Seeing as the LRT would have not only been better, but since it would also have been less money, it is substantially more valuable for our investment. Previous plans that would connect far more neighbourhoods and the universities and colleges have been shelved because of a lack of money. More buses? Definitely. Even with an extensive LRT network, many people who live, work, shop and play in Scarborough will need to ride a bus for part of their trip. This does not need to be a bad thing: even if we wanted to, we could not completely change Scarborough by moving it from its currently spread out form to one intensified around higher-order transit. The suburban design of Scarborough is therefore something that needs to be considered as we build the most valuable network.

Moving forward in 2017?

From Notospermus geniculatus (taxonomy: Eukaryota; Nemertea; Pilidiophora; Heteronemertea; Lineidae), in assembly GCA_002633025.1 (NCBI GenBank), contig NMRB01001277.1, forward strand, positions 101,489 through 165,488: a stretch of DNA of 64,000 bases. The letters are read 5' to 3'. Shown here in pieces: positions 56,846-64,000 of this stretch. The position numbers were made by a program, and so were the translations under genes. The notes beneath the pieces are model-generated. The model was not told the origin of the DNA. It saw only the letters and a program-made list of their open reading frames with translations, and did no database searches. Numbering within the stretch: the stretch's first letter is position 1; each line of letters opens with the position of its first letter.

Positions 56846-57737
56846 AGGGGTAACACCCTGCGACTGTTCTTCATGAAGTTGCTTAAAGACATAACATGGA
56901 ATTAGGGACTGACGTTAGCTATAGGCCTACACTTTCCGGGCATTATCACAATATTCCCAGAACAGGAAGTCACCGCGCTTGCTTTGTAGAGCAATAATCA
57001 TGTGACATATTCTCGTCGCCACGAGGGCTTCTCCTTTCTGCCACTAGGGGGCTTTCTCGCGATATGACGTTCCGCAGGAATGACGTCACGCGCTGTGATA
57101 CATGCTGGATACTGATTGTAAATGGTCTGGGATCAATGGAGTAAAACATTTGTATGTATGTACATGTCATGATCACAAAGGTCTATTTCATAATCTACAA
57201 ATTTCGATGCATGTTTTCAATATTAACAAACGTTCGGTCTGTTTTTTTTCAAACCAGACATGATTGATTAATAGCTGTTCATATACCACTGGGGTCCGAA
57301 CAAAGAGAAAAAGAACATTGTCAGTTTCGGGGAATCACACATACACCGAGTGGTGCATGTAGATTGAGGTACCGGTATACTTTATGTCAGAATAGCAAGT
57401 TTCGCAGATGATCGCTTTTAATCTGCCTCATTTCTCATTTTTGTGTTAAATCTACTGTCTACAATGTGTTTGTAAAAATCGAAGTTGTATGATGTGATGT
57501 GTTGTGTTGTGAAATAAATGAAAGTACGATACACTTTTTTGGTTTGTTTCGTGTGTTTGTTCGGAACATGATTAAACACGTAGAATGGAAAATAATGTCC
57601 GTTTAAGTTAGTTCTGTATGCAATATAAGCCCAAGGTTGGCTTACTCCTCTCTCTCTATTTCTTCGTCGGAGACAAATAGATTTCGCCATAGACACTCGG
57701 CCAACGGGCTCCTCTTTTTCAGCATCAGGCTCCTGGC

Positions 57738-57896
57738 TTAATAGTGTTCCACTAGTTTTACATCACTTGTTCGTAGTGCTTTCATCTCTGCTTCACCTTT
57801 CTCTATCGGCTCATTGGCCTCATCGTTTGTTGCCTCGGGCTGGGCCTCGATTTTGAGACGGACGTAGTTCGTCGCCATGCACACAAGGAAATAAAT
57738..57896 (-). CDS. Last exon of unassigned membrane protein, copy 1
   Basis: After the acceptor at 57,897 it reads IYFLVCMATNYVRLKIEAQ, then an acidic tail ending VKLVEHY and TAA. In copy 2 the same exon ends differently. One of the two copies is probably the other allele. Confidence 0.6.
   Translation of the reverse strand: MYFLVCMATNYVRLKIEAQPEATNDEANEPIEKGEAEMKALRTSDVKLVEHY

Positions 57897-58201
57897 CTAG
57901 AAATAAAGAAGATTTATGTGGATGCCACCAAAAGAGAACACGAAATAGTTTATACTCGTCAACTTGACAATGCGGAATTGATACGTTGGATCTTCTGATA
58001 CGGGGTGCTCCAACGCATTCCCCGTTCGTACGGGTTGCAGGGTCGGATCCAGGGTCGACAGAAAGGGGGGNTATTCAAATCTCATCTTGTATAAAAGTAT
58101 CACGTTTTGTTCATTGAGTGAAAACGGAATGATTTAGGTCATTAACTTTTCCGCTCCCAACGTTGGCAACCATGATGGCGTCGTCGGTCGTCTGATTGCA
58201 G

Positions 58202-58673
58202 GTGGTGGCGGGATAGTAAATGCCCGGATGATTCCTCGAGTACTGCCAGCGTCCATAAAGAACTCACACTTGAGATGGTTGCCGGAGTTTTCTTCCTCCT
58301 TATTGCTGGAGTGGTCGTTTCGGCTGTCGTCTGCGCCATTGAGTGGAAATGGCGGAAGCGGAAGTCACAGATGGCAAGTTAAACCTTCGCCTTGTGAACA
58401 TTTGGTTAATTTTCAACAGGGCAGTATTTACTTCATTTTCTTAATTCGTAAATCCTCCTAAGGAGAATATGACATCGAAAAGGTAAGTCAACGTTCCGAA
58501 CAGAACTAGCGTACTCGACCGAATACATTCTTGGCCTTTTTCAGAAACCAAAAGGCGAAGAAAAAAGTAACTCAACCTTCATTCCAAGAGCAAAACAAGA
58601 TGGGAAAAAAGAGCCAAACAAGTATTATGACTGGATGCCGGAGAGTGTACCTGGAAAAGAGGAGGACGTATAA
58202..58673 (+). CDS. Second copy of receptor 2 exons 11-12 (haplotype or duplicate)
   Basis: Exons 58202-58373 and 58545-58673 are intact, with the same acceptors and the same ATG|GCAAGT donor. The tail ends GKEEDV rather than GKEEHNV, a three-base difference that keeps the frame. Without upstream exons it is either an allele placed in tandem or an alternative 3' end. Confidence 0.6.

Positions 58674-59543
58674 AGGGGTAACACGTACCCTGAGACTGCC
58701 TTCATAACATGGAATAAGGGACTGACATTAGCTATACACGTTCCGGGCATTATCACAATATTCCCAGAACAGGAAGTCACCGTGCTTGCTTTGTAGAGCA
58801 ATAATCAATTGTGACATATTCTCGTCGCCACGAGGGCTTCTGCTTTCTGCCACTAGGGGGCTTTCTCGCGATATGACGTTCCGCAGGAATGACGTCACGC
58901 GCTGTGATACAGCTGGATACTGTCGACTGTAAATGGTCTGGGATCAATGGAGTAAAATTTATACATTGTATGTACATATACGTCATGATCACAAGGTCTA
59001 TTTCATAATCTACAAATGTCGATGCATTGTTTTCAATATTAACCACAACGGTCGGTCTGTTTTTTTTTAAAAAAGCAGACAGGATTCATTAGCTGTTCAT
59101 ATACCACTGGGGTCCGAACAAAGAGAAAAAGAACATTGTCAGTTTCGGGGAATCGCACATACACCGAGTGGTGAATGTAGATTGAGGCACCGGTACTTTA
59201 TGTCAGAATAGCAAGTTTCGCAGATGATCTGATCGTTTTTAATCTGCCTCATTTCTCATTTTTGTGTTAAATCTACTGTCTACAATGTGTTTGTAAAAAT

Interestingly, some analysts have noted that the politicians may have put their own pet project at risk through their own tinkering. Indeed, their talking more about this has given us a reason to raise our voices about the initial circumvention of actual transit planning processes, particularly the engagement of current riders.

In light of all of this, we think that the noise created by our politicians, crafted in populism, developed for sound bites, and delivered as Scarborough vs the World, further damages our ability to get around. As citizens and as transit riders we propose that we can drown this out by speaking intelligibly; by making our own contributions that are based on experience yet grounded in principles. Centering this talk around networks, and the value of the possible additions to it, is already a dramatic improvement on our civic discourse. It is then up to our “leaders” to keep up, if they so choose. After all, we have spent a lot of time waiting unpredictably at all-too-crowded stops.

We are no longer willing to do so into 2017. The LRT option is clearly superior to the subway in terms of network and value, and Scarborough transit riders deserve no less.

 

By Shaun Cleaver, STA Ally